Get the latest updates as we post them — right on your browser

. Last Updated: 07/27/2016

Germany vs. Brazil to Pit Grit vs. Flare

APBrazil's star strikers Rivaldo, left, and Ronaldo talking at training Thursday ahead of the World Cup final against Germany in Japan.
SEOUL, South Korea -- After a month of thrills, upsets and conspiracy theories, the World Cup reaches its climax Sunday with Brazil and Germany, the two most successful teams in the tournament's history, fighting it out for the famous gold trophy at the International Stadium in Yokohama, Japan.

Surprisingly, this weekend's final will be the first meeting between two sides that have played in 170 World Cup games and won the tournament seven times between them. And although both teams are shadows of some of their predecessors, the match at least promises an interesting match-up between European grit and South American flair.

Despite their pedigree in winning three World Cups, the Germans were not expected to do well this year, and they deserve respect for the determination with which they have come back from a 5-1 drubbing by England last September and survived the pre-tournament loss of important players like Sebastian Deisler, Mehmet Scholl and Jens Nowotny to reach their seventh final.

"A couple of weeks ago, when we were playing Ireland and Cameroon, nobody expected us to reach the last 16 even," coach Rudi Voller said after Germany's semifinal victory over South Korea on Tuesday.

While it is possible to respect the Germans, however, it is difficult to admire them. Their stultifying style of play has added little to a tournament in which they have been fortunate not to meet a single top-ranked side before the final.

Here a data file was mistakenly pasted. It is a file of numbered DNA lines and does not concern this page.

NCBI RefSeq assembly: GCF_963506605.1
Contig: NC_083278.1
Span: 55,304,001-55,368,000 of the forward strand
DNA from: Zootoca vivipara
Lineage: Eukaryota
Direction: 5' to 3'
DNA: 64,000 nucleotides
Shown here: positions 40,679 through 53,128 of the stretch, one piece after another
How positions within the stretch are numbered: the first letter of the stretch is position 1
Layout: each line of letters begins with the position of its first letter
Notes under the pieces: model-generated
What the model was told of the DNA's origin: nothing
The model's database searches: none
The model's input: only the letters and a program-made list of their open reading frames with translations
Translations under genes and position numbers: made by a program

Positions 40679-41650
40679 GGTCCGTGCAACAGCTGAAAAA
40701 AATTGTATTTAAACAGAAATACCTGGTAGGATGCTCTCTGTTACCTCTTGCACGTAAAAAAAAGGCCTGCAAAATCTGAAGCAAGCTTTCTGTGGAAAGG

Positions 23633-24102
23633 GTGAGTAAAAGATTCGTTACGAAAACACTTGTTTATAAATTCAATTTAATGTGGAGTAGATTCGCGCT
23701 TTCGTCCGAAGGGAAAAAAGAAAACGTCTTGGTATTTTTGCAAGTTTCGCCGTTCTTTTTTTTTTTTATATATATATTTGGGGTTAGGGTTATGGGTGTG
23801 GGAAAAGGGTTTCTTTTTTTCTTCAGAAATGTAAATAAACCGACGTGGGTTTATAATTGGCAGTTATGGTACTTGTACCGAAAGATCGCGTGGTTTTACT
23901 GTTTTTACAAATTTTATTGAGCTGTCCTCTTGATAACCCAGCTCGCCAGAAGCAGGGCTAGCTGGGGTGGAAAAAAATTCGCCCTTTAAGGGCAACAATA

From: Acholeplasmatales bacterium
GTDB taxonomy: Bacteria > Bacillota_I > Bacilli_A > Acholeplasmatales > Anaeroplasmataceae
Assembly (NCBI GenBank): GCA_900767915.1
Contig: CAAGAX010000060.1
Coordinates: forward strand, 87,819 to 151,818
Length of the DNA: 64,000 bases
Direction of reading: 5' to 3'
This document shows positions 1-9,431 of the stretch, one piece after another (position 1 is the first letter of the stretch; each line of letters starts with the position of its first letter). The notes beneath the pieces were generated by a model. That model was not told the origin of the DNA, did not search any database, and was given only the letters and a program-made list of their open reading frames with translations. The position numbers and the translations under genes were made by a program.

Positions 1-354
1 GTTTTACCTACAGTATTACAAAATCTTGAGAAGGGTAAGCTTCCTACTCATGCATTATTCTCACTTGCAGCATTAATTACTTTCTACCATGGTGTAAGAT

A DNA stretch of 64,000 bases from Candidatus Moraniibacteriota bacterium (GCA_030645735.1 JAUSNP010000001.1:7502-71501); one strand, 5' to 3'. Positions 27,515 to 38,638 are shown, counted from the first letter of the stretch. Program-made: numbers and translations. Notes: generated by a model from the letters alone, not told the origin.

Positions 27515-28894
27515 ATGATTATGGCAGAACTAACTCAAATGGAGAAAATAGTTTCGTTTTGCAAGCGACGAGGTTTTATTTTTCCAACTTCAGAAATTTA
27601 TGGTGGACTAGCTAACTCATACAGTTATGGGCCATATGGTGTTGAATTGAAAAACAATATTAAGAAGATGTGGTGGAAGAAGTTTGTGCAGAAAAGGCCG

Two bright spots for Germany have been captain Oliver Kahn, who has been the best goalkeeper in the tournament, and midfielder Michael Ballack, who scored the winning goals in his country's 1-0 victories over the United States and South Korea. Ballack, however, will miss the final after receiving a yellow card Tuesday for hacking down Korean forward Lee Chun-soo as he bore down on goal. His place will likely go to workhorse Jens Jeremies, which would make the Germans even duller to watch.

Although the Brazilians have not been immune to some gamesmanship themselves, they are at least committed to playing exciting, attacking football, as can be seen by their tactic of picking three forwards at the expense of an extra midfielder.

This formation is both Brazil's strength and its weakness. While the forward trio of Ronaldinho, who will return to the side after serving a one-match suspension, Ronaldo and Rivaldo has awesome attacking potential, the fact that Brazil has just two men to knit the team together in midfield has led to some disjointed performances.

Nevertheless, Brazil was starting to play with more fluency in its 1-0 victory over Turkey on Wednesday, and Rivaldo was in irrepressible form. When he is shooting, passing and dribbling as he was in the semifinal, Rivaldo is a wonderful player to watch, which makes it all the more disappointing that he has sullied his performances in this tournament with some unnecessary playacting.

His striking partner Ronaldo, on the other hand, is a class act.

Since breaking down on the eve of the 1998 World Cup final with a mystery illness, Ronaldo has endured four miserable years of devastating injuries, without which he would almost certainly be regarded by now as one of the finest center-forwards to have played the game.

No one would begrudge him the chance to put right in Yokohama everything that went wrong in Paris four years ago, when Brazil lost 3-0 to host France.